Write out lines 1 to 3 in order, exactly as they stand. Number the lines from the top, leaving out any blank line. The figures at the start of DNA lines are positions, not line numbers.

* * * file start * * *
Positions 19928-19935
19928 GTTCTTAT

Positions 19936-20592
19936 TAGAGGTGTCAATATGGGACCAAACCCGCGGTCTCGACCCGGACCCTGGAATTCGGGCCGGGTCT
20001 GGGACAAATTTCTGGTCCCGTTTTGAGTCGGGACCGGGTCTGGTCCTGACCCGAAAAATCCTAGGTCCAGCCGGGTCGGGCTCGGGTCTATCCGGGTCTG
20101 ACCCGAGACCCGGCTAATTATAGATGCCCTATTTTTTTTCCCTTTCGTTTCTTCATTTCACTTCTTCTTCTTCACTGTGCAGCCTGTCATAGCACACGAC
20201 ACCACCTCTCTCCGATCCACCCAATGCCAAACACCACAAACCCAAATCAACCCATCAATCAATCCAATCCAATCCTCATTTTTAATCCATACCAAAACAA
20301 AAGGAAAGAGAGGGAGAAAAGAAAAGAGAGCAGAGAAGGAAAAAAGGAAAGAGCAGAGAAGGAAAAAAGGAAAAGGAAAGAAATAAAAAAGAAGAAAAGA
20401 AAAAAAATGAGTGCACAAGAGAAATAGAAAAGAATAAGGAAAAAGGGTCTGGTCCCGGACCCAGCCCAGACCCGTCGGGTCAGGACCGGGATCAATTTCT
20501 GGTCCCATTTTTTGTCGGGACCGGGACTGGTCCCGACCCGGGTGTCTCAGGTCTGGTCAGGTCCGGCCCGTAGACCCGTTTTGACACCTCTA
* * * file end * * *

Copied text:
Positions 19928-19935
19928 GTTCTTAT

Positions 19936-20592